Hier finden Sie eine Übersicht über das Programm des Think&Drink Colloquium im Wintersemester 2011/2012. Das Kolloquium findet in der Vorlesungszeit immer Montags von 18 bis 20 Uhr in Raum 333 in der Universitätsstraße 3b statt.
Eine Gesamtübersicht über das Think & Drink Programm ist hier als pdf downloadbar.
Montag, 17.10.2011: Dr. Marco van der Land, VU University, Amsterdam.
Vigilant Citizens and the Dutch Police
I will talk to you about a new research project I started recently at out chair of Safety & Citizenship that deals with unsatisfied, but active vigilant citizens. In many areas, mainly in the US and UK, but also on the continent, groups of citizens survey and patrol the neighbourhood in order to prevent crime and increase safety. Many are indeed aimed to prevent violence, others (claim) to use force if needed. The police sometimes stimulates and incorporates such forms of informal social control and self-help, but has difficulties to deal with these citizens who are distrustful against police and who will not shy away from vigilante behavior. I use the case of vigilant citizens to illustrate and discuss changes in the relationship between the state and citizens and between citizens in urban areas, to try to understand changes in public governance and the increased importance of safety in popular and political debate.
Montag, 24.10.2011: Prof. Talja Blokland, Humboldt Universität zu Berlin
Beyond Blaming (either the poor or the middle classes): A relational approach to urban marginalization
Puzzling out neighborhood effects
Like other West European countries, the Netherlands are facing a growing uneasiness about its changing demographics. It is within this context that animated discussions concerning immigrant neighbourhoods dominate. The general opinion is that living in such neighbourhoods hinders the integration' of (im) migrants into Dutch society. Scholars are increasingly studying such ‘neighbourhood effects’, but are faced with several hallenges in estimating the ‘independent’ effects of living in certain neighbourhood contexts. In this session I will discuss one of them – the issue of spatial selection – and show how seeing residential choice, neighborhood selection, and neighbourhood impacts in a mutually interdependent way will enhance the scientific and societal debate on residential segregation.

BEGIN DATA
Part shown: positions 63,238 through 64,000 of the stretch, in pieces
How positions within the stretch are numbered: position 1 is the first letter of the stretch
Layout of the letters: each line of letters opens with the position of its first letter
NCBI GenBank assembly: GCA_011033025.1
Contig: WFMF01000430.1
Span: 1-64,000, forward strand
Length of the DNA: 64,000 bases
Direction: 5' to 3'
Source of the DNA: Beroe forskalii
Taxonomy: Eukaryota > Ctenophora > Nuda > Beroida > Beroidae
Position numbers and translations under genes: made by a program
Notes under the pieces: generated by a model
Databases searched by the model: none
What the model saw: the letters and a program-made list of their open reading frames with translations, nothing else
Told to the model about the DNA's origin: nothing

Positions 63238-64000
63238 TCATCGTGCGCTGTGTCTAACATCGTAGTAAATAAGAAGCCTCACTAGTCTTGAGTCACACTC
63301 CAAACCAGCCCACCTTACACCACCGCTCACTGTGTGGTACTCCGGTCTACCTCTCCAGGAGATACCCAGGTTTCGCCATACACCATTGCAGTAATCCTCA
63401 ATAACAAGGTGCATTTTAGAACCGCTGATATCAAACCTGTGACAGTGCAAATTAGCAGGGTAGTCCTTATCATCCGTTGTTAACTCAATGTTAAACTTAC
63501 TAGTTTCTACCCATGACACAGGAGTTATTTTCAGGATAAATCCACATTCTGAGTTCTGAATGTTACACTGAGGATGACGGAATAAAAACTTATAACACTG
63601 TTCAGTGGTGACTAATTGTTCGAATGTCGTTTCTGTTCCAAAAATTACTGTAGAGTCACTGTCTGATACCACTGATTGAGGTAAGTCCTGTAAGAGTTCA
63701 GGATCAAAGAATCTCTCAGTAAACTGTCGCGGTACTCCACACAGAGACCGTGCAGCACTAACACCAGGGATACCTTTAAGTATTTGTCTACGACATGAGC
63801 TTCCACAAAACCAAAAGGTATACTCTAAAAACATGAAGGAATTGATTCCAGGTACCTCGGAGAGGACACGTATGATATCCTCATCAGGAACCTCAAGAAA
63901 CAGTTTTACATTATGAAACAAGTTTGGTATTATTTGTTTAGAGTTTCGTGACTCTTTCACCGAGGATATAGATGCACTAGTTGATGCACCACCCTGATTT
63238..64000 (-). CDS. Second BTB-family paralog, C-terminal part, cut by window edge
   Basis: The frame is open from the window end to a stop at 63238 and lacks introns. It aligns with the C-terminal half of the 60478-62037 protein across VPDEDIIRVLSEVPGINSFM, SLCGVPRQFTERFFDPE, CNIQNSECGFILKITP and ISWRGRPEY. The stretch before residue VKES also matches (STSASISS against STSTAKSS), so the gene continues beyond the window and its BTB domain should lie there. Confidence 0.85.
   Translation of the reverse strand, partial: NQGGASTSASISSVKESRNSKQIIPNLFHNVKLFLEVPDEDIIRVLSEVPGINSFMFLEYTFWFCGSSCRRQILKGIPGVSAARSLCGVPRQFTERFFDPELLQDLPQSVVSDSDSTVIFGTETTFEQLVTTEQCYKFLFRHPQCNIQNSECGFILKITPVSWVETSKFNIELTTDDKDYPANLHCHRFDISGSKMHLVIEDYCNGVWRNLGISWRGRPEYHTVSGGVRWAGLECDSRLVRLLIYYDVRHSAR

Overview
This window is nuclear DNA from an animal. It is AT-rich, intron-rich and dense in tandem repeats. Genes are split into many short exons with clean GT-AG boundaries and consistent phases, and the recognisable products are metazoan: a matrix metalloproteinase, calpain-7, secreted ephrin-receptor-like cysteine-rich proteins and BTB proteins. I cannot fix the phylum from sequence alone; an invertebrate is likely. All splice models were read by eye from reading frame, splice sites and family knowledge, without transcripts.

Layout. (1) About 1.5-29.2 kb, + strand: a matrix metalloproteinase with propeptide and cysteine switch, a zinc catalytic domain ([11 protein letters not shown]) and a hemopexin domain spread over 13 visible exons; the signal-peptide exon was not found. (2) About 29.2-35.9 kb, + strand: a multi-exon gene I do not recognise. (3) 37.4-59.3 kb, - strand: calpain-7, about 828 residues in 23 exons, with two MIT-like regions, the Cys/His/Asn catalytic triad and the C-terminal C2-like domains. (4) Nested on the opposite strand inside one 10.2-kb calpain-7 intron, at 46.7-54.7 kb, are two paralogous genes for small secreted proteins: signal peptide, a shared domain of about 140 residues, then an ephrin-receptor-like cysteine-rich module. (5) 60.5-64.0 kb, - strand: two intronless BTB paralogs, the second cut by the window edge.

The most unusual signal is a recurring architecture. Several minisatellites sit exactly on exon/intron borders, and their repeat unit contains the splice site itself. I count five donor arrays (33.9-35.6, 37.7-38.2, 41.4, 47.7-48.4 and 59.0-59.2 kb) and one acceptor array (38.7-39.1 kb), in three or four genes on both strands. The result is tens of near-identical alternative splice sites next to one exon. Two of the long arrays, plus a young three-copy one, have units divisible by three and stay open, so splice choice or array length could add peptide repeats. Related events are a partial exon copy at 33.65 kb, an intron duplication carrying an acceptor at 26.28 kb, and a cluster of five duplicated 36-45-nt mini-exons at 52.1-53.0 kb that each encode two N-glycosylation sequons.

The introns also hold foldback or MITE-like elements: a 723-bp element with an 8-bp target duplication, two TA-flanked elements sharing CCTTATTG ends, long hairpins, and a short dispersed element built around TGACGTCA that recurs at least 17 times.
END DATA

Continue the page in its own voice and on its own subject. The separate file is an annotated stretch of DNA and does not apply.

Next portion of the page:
Montag, 07.11.2011: Dr. Christine Hentschel, Humboldt‐Universität zu Berlin
Postcolonizing Berlin: What can we learn from the Southern turn in urban studies when studying Berlin?
Movie night: “Entre moros e favelas – zwischen Mauern und Favelas”
The Making of (Post)colonial Cities in Central Europe: The Case of Warsaw"
If we accept—as Edward W. Said and Gayatri Spivak, among others, argue—that the Soviet Union was a colonial power, then the cultures that remained under its economic, political, and ideological influence can be described as colonized. The four decades of Soviet rule irrevocably transformed Central European metropolises leaving visible traces until this day. The renaming of streets in compliance with the official communist ideology, the demolition of architectural remnants of the previous "imperialist" systems, the creation of Moscow-controlled political apparatuses and secret services, and the enforcement of a centrally planned economy are only some of the proofs of the Soviet rule's colonial nature. It is only logical to conclude that together with the collapse of communism in 1989 and the official retreat of the Soviet colonizer, Central Europe automatically became postcolonial. At the same time, another important process was underway, namely the colonization through Western (and later "global") culture, capital, and politics. This new form of colonization began in 1989 and, in an arguably milder form, prevails to this day. Consequently, Central European cities are characterized by political, cultural, social, and economic tensions rooted in being postcolonial and colonial at the same time. In my paper I will discuss the (post)colonial condition of post-1989 Central European cities with particular focus on the urban landscapes of Warsaw.